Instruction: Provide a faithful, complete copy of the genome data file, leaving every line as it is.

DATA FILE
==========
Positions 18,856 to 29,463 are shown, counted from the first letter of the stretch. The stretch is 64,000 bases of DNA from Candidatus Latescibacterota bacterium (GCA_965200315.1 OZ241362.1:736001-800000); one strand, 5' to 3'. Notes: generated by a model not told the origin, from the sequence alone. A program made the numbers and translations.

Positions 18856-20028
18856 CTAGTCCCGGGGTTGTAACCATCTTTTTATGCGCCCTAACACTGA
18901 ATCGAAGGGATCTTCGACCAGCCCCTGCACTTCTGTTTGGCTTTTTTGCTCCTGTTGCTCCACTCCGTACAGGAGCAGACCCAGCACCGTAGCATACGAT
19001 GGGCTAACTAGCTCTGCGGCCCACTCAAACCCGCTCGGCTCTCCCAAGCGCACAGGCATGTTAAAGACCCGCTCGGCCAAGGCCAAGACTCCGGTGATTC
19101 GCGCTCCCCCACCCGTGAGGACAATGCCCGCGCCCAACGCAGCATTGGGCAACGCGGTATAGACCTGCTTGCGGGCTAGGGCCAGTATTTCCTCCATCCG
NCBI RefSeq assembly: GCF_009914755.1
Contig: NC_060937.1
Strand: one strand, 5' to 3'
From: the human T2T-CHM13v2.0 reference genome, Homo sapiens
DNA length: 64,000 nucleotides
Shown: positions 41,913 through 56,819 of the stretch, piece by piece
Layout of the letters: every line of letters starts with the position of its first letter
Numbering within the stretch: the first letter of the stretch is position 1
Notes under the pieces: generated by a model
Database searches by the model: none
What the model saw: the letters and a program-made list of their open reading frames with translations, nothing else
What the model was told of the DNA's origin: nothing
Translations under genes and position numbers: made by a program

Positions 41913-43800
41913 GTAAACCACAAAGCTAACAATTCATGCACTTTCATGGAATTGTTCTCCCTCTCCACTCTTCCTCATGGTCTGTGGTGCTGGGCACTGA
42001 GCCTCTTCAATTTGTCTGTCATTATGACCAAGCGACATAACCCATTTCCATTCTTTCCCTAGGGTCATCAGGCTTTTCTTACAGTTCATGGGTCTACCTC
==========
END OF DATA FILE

Positions 18,856 to 29,463 are shown, counted from the first letter of the stretch. The stretch is 64,000 bases of DNA from Candidatus Latescibacterota bacterium (GCA_965200315.1 OZ241362.1:736001-800000); one strand, 5' to 3'. Notes: generated by a model not told the origin, from the sequence alone. A program made the numbers and translations.

Positions 18856-20028
18856 CTAGTCCCGGGGTTGTAACCATCTTTTTATGCGCCCTAACACTGA
18901 ATCGAAGGGATCTTCGACCAGCCCCTGCACTTCTGTTTGGCTTTTTTGCTCCTGTTGCTCCACTCCGTACAGGAGCAGACCCAGCACCGTAGCATACGAT
19001 GGGCTAACTAGCTCTGCGGCCCACTCAAACCCGCTCGGCTCTCCCAAGCGCACAGGCATGTTAAAGACCCGCTCGGCCAAGGCCAAGACTCCGGTGATTC
19101 GCGCTCCCCCACCCGTGAGGACAATGCCCGCGCCCAACGCAGCATTGGGCAACGCGGTATAGACCTGCTTGCGGGCTAGGGCCAGTATTTCCTCCATCCG
NCBI RefSeq assembly: GCF_009914755.1
Contig: NC_060937.1
Strand: one strand, 5' to 3'
From: the human T2T-CHM13v2.0 reference genome, Homo sapiens
DNA length: 64,000 nucleotides
Shown: positions 41,913 through 56,819 of the stretch, piece by piece
Layout of the letters: every line of letters starts with the position of its first letter
Numbering within the stretch: the first letter of the stretch is position 1
Notes under the pieces: generated by a model
Database searches by the model: none
What the model saw: the letters and a program-made list of their open reading frames with translations, nothing else
What the model was told of the DNA's origin: nothing
Translations under genes and position numbers: made by a program

Positions 41913-43800
41913 GTAAACCACAAAGCTAACAATTCATGCACTTTCATGGAATTGTTCTCCCTCTCCACTCTTCCTCATGGTCTGTGGTGCTGGGCACTGA
42001 GCCTCTTCAATTTGTCTGTCATTATGACCAAGCGACATAACCCATTTCCATTCTTTCCCTAGGGTCATCAGGCTTTTCTTACAGTTCATGGGTCTACCTC